Of course, the election results should not deter Congress from continuing to pursue ways to improve Puerto Rico’s relationship with the United States. As commonwealth residents, Puerto Ricans are American citizens and serve in the U.S. military. They have a non-voting delegate in Congress, pay limited federal taxes, and cannot vote in presidential elections. For commonwealth supporters, the current political status is important to preserving Puerto Rico’s rich heritage and having greater authority over the island’s unique needs.
Until an overwhelming consensus for statehood develops, Puerto Ricans’ satisfaction with being a commonwealth should be respected.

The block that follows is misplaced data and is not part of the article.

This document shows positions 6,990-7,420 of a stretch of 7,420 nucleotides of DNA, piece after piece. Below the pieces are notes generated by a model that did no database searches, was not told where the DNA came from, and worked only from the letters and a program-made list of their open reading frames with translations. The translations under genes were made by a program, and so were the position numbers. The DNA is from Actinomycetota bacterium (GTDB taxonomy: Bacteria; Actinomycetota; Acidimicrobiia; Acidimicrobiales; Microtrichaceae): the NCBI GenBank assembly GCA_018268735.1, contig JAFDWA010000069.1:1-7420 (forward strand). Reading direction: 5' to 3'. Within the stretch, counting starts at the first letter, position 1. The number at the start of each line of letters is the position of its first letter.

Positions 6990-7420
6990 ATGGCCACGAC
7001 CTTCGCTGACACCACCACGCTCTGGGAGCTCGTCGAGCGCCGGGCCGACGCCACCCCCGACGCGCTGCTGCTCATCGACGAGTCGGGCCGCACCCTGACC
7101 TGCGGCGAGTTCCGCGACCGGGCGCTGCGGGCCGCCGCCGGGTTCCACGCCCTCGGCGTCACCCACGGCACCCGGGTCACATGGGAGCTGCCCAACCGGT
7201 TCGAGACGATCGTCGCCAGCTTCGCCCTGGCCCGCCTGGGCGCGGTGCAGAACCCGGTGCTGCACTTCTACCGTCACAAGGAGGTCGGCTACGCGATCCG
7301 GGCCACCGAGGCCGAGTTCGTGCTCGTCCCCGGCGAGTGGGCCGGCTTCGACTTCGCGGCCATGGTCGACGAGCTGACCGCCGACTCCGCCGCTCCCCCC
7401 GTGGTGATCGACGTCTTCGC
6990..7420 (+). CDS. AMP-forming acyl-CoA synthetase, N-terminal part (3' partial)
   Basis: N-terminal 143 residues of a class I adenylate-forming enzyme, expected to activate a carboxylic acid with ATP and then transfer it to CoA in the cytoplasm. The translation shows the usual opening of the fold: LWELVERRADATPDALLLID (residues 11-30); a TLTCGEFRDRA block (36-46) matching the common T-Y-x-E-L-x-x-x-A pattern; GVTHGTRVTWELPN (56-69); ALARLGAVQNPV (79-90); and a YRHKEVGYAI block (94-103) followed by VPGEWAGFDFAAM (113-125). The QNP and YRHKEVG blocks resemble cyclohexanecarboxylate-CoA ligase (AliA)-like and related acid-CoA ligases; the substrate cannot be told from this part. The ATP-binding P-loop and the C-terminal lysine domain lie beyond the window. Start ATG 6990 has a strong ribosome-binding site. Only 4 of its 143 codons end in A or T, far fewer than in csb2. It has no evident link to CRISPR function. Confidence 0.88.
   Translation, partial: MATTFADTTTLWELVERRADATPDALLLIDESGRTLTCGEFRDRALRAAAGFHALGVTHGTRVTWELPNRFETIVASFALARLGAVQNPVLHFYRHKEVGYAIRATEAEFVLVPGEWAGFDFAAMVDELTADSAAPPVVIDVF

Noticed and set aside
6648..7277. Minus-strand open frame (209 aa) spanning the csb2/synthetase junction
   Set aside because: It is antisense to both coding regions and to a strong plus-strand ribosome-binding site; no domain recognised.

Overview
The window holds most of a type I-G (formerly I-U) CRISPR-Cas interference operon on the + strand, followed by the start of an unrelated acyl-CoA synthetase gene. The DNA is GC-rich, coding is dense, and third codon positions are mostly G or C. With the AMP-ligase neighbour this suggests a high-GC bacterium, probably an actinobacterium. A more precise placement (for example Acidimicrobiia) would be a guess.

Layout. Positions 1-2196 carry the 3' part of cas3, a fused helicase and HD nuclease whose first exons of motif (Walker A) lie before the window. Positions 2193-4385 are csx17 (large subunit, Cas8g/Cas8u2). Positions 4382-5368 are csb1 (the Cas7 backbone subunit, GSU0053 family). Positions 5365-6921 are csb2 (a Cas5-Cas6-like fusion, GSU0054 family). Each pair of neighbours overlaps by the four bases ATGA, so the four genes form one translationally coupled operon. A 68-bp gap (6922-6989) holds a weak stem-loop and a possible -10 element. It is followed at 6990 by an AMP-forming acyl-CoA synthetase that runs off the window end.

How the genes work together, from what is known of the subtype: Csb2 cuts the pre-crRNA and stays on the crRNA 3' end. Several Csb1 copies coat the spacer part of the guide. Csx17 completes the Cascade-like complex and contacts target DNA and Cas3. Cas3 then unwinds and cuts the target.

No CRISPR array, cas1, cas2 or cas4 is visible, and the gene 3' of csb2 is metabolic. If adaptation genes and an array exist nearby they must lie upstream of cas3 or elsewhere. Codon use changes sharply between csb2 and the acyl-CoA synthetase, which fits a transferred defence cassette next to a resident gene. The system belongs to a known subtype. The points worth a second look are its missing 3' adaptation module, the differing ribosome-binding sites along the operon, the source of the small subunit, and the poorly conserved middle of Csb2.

Sen. Roger Wicker is a Republican from Mississippi. Rep. Nydia M. Velazquez is a Democrat from New York.
Terri Henderson, 6, center, whose mother is El Salvador, attends a rally with members of Congress at Union Station's Columbus Circle to announce the Restore Opportunity, Strengthen, and Improve the Economy (ROSIE) Act on July 29, 2014. The legislation provides incentives for government contractors to pay a living wage and other benefits that would help low-income workers.